In more than one place I have read that people are continuing to pay their cleaners, who will not be providing a service at all in any capacity. Don’t get me wrong, I am heartened by this compassionate take.
Meanwhile I read that people wish to default on fees for a service they continue to receive (albeit in an adjusted form, because there is no alternative), delivered by a staff who are working absolutely flat out in incredibly challenging circumstances. This staff has already provided twice the provision (home learning plus educating those still in school) at a time when most others had been advised to work from home, putting theirs and their family’s health at risk. Some continue to do so voluntarily going into work to provide an education for the children of key workers (no, this isn’t the preserve of the state system alone). They will spend much of their holidays up-skilling themselves to teach in an entirely different way so that next term they can continue to deliver the best possible education that they can. This will be delivered through every means possible - often involving the power of technology - this alone a steep learning curve using technology not usually called for in the classroom. Many companies are offering their services for free during this crisis, but not all, therefore there are associated costs borne by the school. In many cases what the private system has been able to provide already is more sophisticated because some systems, such as virtual learning platforms, were already well integrated and used. This is not the kind of thing that can be installed overnight or at low cost.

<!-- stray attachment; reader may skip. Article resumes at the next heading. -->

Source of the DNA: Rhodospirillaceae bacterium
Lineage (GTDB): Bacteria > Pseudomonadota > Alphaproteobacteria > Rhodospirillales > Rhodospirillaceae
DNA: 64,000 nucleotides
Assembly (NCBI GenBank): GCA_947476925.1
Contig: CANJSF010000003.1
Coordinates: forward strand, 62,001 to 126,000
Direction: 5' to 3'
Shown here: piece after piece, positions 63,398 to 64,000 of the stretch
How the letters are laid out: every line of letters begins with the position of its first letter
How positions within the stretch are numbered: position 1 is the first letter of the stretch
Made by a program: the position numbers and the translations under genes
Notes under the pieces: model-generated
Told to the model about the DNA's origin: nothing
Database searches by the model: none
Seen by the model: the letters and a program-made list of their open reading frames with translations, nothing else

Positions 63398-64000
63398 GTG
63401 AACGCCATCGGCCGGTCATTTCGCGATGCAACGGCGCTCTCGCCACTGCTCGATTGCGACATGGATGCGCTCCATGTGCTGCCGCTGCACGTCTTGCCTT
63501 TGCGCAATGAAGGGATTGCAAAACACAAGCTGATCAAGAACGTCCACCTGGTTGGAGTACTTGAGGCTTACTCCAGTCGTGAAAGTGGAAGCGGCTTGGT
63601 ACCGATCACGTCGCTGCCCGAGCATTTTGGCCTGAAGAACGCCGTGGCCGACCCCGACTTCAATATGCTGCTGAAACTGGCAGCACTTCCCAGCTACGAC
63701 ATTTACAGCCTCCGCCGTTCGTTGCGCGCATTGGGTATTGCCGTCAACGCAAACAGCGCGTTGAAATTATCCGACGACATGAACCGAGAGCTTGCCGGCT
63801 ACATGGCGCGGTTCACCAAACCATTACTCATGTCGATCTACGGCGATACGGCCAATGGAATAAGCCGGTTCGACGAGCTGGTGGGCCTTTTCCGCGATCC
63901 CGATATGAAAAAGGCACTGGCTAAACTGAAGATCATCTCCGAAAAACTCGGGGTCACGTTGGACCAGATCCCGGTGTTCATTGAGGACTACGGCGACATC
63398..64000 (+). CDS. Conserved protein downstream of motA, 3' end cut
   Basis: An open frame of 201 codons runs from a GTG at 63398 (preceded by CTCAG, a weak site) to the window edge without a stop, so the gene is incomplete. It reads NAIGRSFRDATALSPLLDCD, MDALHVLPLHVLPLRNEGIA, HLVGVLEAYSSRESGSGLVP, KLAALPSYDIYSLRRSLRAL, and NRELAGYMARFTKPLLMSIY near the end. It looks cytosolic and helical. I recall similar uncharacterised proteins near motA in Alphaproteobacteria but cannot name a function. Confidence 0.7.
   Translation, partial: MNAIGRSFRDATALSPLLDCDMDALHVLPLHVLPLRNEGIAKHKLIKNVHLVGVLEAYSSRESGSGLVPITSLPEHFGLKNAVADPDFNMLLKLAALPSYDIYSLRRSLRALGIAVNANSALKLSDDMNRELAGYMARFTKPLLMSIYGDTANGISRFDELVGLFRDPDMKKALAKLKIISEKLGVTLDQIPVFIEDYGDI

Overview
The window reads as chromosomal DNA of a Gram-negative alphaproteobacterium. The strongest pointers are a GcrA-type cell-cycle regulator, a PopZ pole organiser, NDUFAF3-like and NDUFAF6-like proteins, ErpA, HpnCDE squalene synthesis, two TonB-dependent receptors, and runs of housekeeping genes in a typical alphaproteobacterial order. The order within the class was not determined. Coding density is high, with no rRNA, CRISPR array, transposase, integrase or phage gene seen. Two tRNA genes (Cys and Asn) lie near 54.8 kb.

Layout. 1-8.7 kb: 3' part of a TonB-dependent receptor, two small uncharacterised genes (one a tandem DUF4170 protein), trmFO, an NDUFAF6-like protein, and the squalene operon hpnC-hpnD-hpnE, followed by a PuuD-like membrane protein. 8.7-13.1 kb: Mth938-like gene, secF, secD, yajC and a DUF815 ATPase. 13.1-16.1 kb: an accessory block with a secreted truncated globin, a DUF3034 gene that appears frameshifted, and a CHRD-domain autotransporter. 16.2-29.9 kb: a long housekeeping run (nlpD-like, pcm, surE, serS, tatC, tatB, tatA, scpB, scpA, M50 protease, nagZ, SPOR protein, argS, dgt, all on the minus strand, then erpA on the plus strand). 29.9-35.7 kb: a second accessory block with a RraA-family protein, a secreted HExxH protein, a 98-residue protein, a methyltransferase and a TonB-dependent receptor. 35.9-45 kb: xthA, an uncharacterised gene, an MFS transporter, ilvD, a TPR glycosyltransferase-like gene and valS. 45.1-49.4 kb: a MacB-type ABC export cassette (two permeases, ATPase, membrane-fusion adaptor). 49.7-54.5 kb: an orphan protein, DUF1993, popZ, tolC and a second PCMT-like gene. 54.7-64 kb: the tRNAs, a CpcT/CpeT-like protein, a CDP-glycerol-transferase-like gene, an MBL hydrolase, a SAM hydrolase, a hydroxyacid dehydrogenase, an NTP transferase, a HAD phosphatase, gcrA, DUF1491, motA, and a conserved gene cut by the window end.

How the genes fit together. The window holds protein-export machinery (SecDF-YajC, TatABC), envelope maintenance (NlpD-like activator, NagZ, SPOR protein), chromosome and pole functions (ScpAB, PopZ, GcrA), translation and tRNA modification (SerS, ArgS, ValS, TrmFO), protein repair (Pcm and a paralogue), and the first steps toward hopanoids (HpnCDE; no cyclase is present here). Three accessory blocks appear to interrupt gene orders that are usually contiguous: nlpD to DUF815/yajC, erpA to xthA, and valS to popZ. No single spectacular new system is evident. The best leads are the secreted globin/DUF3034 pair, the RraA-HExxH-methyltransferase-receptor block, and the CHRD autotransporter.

Reports of high levels of stress amongst teachers reflect what an incredibly difficult time this is for them, teachers in the Far East who have shared their experience from the last few months report that it is more challenging, more time consuming, more stressful than when working physically in the building.
Meanwhile, the physical building still stands. The insurance needs paying, the planned for essential maintenance will still need doing, albeit at a later date. The administrative staff will still be doing their same roles, just remotely. There will be a few incidental costs cuts which could be made in the short term - food springs to mind - but these are minimal.
A school must be ready to reopen as soon as the government gives the green light. Laying off staff would mean once reopened they would be understaffed and not able to provide the same level of education as they could before the crisis.
If families are struggling to pay, they should approach the school and have a conversation. Defaulting on fees for a service that you continue to receive (albeit in a different form) is breaking an agreed contract and helping no one.
After this is over, assuming you have the means to continue to pay for it, if you want to the option of a private schooling for your children you must continue to pay for the service you are receiving now or there will be simply no choice as that private school you one chose as standing out above all others will quite simply not exist any more.